After the death of his parents, his uncle, Makoto, became one of the most important people in his life.
Every time he travelled from Kokura to Nagasaki with a wagon of metal ores for his uncle’s little workshop, he would think happily to himself, I’m glad you never became a samurai.
He never thought that deep in his heart, his unasertive uncle always wanted be one.
Why had he never noticed it before?
A tear leaked out of his eye and trailed down his face.
It wasn’t just his uncle. His beloved Rin-chan, had also changed without him knowing it.
He remembered hearing the announcement with Lord Ogasawara that Terazawa Rin had been reappointed daimyo of Karatsu.
At that moment, he wanted to drop everything and sprint back to Karatsu to see her for himself.
Obviously, that was impossible. As a samurai under the daimyo of Kokura, he had duties to attend to. He could only devour any news about her that he could get his hands on and wait impatiently for an opportunity to visit her.
When that day finally came, a year had gone by. The castle had been rebuilt exactly as he had remembered it, giving him the illusion that nothing had changed at all.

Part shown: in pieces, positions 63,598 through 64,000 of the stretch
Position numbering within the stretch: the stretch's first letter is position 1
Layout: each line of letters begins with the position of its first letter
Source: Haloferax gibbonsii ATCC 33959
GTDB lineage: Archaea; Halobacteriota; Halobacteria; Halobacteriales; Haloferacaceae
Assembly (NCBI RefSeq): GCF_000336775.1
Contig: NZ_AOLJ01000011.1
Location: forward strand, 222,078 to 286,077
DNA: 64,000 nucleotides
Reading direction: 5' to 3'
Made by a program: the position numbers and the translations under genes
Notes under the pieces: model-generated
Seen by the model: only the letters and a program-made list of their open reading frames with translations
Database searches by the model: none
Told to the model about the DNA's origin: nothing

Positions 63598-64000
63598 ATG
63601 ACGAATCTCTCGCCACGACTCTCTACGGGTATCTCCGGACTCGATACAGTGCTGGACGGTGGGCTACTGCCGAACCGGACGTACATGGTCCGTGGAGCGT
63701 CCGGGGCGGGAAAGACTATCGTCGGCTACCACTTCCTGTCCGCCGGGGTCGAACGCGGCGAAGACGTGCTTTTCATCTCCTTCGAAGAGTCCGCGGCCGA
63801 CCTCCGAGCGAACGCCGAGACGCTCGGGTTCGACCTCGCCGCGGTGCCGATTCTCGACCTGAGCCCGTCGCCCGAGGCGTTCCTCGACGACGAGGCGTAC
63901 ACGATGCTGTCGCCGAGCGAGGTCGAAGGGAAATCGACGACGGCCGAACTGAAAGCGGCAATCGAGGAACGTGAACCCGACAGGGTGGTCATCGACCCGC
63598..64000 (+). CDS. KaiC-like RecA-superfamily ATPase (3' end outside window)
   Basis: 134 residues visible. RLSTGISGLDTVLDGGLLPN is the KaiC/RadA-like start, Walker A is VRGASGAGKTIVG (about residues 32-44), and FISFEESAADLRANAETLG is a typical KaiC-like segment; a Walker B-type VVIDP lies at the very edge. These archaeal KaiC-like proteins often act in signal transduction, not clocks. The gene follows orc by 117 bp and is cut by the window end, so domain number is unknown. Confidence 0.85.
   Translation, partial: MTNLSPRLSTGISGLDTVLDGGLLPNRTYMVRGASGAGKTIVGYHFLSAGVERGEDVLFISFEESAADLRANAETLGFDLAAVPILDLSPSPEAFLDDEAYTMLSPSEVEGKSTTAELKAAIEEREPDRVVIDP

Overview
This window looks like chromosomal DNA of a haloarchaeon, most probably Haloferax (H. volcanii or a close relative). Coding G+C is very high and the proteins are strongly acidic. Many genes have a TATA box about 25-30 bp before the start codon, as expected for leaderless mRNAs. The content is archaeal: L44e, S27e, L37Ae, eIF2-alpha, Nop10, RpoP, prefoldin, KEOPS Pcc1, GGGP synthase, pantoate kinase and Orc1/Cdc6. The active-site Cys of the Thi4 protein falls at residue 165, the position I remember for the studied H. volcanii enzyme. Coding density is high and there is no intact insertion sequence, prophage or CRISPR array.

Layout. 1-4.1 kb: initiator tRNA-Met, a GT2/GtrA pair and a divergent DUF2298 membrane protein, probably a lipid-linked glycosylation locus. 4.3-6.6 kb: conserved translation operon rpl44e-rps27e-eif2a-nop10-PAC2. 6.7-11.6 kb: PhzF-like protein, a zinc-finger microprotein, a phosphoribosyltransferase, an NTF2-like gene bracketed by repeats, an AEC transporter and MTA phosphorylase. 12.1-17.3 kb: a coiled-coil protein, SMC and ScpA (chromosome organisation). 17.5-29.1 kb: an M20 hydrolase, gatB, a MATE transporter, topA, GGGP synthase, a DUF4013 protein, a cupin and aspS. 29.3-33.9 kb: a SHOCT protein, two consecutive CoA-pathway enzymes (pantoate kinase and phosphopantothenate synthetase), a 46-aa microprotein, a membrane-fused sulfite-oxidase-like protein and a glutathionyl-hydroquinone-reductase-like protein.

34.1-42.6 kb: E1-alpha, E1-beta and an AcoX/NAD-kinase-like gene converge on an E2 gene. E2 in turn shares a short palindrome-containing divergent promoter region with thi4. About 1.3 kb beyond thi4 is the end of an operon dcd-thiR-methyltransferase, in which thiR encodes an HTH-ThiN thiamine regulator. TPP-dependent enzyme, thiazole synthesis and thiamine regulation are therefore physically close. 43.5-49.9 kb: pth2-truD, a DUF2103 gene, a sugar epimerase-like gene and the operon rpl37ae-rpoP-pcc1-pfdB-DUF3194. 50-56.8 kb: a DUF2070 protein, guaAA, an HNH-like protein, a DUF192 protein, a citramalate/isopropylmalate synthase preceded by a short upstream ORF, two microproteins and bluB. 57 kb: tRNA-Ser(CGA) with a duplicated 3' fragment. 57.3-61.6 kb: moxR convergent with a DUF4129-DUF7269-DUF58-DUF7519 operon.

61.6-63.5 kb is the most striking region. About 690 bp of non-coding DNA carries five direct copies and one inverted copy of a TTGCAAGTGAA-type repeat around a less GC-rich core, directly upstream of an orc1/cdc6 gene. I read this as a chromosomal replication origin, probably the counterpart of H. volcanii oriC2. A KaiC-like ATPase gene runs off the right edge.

He was simply back home from learning martial arts from the warrior monks in his mother’s clan. He’d look for Rin-chan in the servants’ courtyard and find her playing with Reika, a temari ball in hand.
Only, there were no guards at the castle gates. No one answered when he knocked on the large iron doors either.
He had to climb over the walls himself, which was how he met Yoka, Rin-chan’s grey-eyed maid, and fought with her.
When he finally reunited with Rin-chan, reality hit. Hard.
Karatsu Castle was cold and empty, with only his little fianceé living on its premises—alone. Her large, black eyes looked at him like he was a stranger and her words were harsh and fierce.
She said to him dully, ‘Terazawa Rin has already died.’
The Rin-chan you knew doesn’t exist anymore.
The little blushing girl whose love for him couldn’t be hidden no longer smiled at him. Heck, she didn’t even want to see his face.
A soft knock interrupted his depressed reverie.
He cleared his throat and wiped his face before calling, ‘Come in.’
Yuzuru slid the door open. This absentminded samurai who served his fianceé grinned at him awkwardly. ‘Pardon the intrusion, Tsuguru-san. Ojou-sama asked for you in the main hall. She wants to see you.’
Immediately, the dark cloud hanging over his head dissipated.
There was no need to think so much. Wasn’t she still here? Wasn’t she still alive and well?
He got up quickly, the words “she wants to see you” echoing in giddy circles around his ears.
The Rin-chan I love is the Rin-chan who’s here now.